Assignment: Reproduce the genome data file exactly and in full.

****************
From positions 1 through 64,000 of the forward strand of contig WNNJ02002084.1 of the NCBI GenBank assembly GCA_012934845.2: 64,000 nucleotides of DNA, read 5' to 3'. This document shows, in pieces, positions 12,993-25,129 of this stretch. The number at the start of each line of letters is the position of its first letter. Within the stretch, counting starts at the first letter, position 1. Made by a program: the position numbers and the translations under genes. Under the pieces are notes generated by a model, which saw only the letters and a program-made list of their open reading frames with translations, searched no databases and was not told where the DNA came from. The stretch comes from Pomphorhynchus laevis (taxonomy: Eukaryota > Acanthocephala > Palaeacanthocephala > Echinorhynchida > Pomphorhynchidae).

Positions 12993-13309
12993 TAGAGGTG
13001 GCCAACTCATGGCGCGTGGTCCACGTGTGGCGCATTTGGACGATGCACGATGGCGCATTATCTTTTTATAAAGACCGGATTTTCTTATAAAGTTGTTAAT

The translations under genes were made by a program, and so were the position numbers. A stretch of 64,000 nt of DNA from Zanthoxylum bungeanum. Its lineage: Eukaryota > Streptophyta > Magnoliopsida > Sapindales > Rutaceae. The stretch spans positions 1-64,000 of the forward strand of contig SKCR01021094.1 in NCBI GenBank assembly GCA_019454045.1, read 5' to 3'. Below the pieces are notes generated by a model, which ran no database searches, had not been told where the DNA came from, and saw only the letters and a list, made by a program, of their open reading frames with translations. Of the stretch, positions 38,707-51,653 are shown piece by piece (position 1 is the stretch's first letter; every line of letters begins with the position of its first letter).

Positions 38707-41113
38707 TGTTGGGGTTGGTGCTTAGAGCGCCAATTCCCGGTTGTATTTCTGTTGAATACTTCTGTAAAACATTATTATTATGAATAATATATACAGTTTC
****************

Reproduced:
From positions 1 through 64,000 of the forward strand of contig WNNJ02002084.1 of the NCBI GenBank assembly GCA_012934845.2: 64,000 nucleotides of DNA, read 5' to 3'. This document shows, in pieces, positions 12,993-25,129 of this stretch. The number at the start of each line of letters is the position of its first letter. Within the stretch, counting starts at the first letter, position 1. Made by a program: the position numbers and the translations under genes. Under the pieces are notes generated by a model, which saw only the letters and a program-made list of their open reading frames with translations, searched no databases and was not told where the DNA came from. The stretch comes from Pomphorhynchus laevis (taxonomy: Eukaryota > Acanthocephala > Palaeacanthocephala > Echinorhynchida > Pomphorhynchidae).

Positions 12993-13309
12993 TAGAGGTG
13001 GCCAACTCATGGCGCGTGGTCCACGTGTGGCGCATTTGGACGATGCACGATGGCGCATTATCTTTTTATAAAGACCGGATTTTCTTATAAAGTTGTTAAT

The translations under genes were made by a program, and so were the position numbers. A stretch of 64,000 nt of DNA from Zanthoxylum bungeanum. Its lineage: Eukaryota > Streptophyta > Magnoliopsida > Sapindales > Rutaceae. The stretch spans positions 1-64,000 of the forward strand of contig SKCR01021094.1 in NCBI GenBank assembly GCA_019454045.1, read 5' to 3'. Below the pieces are notes generated by a model, which ran no database searches, had not been told where the DNA came from, and saw only the letters and a list, made by a program, of their open reading frames with translations. Of the stretch, positions 38,707-51,653 are shown piece by piece (position 1 is the stretch's first letter; every line of letters begins with the position of its first letter).

Positions 38707-41113
38707 TGTTGGGGTTGGTGCTTAGAGCGCCAATTCCCGGTTGTATTTCTGTTGAATACTTCTGTAAAACATTATTATTATGAATAATATATACAGTTTC